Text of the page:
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James Joyce and deconstructing communication

On June 16, Joyceans and literary fans alike celebrated Bloomsday, one of Dublin’s largest festivals, dedicated to James Joyce’s monumental 1922 novel Ulysses. Bloomsday is a play on the name of one of the book’s main characters, Leopold Bloom, and it coincides with the day the entire novel takes place. 

The modernist classic is renowned for being notoriously difficult to read. In Ulysses, Joyce completely flips Homer’s iconic Odyssey by setting it in Edwardian Dublin. Instead of navigating the Mediterranean, the setting is merely one city, and our Odysseus purposely avoids Ithaca, knowing his Penelope is being unfaithful. 

Joyce’s Daybook

Modernism was a literary movement that experimented with alternative methods of storytelling and communicating. Ulysses is often referred to as Joyce’s “daybook”; it brings the reader inside the character’s mind. Thoughts are expressed in their purest form: unpolished, unburdened by punctuation or, at times, logic. This stream of consciousness is what makes Ulysses hard to read, but that’s not all. Joyce’s Odyssey is an odyssey in all senses of the word: it’s also a journey through different literary styles. 

Another reason Ulysses is referred to as the “daybook” is in juxtaposition to Joyce’s later classic: Finnegans Wake. If the goal of Ulysses was to express pure consciousness, Finnegans Wake wants to reveal the subconscious. 

The Nightbook

As a communication agency, we’re well aware that “the medium is the message”, however Joyce took this idea to its extreme consequences. Finnegans Wake is, essentially, unreadable. Joyce deliberately goes against all conventions and preconceptions contained within language: trying to remove the message from the medium. The book is technically written in English but it also perverts and transforms it. If Ulysses was a journey through Dublin, the mind and literary styles, Finnegans Wake is a fight for freedom from conventions, order and communication. 

It’s hard not to see a parallel between what Joyce wanted to showcase, by breaking down communication, and today’s political landscape. Finnegans Wake was written between 1923 and 1939, a time in which right-wing fascist governments were coming into power. The same, in a way, is happening today as western countries stray further to the right. It’s a fight between conservative ideas, which aim to homogenise culture and society, and the heterogenous, prismatic nature of experience. This conflict is also depicted through the struggle between masculine and feminine, between fertile chaos and authoritarian order.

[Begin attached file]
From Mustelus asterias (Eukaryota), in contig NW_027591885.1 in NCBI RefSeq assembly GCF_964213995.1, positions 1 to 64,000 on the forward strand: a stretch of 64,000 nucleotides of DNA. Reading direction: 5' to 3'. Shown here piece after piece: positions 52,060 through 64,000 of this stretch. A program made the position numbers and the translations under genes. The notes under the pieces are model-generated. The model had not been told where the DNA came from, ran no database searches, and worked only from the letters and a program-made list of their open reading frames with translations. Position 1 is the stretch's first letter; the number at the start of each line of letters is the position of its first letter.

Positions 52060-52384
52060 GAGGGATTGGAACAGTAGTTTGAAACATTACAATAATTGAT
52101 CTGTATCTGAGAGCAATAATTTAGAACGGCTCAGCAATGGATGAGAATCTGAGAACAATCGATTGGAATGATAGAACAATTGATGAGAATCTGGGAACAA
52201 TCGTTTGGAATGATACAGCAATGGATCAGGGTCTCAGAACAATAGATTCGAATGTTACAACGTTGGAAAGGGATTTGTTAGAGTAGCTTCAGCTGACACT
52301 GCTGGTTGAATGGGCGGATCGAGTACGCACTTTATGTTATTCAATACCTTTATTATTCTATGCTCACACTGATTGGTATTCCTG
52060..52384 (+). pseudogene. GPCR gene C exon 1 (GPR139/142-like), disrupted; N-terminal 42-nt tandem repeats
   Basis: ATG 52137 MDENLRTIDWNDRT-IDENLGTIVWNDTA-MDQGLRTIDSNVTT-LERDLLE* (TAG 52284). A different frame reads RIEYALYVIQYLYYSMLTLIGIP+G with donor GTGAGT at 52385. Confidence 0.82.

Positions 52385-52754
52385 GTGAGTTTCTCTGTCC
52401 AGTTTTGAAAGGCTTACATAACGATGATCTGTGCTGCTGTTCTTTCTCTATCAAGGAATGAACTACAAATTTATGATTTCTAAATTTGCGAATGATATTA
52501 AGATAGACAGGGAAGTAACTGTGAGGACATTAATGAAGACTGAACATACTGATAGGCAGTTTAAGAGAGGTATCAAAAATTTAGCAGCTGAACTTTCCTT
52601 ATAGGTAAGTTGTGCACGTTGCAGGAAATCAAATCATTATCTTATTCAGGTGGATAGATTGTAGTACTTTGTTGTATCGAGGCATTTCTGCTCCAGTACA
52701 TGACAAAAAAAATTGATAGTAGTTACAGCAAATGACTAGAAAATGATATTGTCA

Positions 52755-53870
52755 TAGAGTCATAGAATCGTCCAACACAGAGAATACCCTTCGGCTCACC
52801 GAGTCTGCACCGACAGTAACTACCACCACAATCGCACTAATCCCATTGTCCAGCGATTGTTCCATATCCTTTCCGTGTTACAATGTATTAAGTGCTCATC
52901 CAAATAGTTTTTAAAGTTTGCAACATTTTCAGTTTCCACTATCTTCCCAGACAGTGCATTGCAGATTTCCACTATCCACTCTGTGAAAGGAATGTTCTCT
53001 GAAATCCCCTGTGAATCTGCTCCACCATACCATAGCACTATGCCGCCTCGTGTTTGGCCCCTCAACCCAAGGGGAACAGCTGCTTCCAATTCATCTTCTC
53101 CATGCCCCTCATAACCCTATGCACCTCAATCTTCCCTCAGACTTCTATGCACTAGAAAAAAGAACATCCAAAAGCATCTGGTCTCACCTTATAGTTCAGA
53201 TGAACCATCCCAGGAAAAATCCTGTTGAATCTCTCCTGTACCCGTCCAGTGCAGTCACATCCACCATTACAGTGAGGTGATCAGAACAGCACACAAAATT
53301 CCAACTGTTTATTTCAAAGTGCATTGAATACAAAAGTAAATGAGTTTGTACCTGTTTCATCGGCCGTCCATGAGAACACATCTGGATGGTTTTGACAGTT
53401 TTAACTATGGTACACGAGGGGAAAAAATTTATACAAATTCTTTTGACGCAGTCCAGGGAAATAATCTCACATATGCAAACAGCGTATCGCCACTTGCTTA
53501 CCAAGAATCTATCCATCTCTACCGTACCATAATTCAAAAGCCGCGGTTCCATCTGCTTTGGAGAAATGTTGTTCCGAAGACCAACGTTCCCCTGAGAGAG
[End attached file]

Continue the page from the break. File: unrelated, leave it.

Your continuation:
Translating a translation

Joyce’s goal was, arguably, to authorise language not author it, to let the subconscious manifest through a lyrical dream-like communication not dictate it. Therefore, translating Finnegans Wake in other languages is not an enviable task.  The novel is composed of double-entendres, words and expressions from over 40 different languages, sounds and made-up words making its translation an exhausting job. Essentially Joyce translates dreams into a dream-like language, thus any translation would be a translation of a translation. 

Nevertheless, Joyce was the one to ask his Italian friend Nino Frank to translate the Wake before it was “too late”. The author believed that everything could be translated and encouraged writers to tackle his “nightbook”. However, as previously mentioned, this was no easy job. Although, over the years, the novel was translated into multiple languages, the Italian edition was only completed in 2019. Translators Enrico Terrimoni and Fabio Pedone described this process by saying: «It took us almost three years, five hours a day, to translate 70 pages that, if this were a normal book, would have taken us 7 days». 

The media is the message

Joyce understood that the way you say something, in itself, says something. He saw how communication involves layers of meaning, hierarchies and history and, so, he tried to tear it all down. Finnegans Wake is a “collideoscope” of communication,  a Ulysses-style flip of the Tower of Babel, in which true Unity is found not in one homogenous language but in the combination of languages, sounds and music which constitute the fertile ground in which communication thrives. 

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Patrick Fasolis

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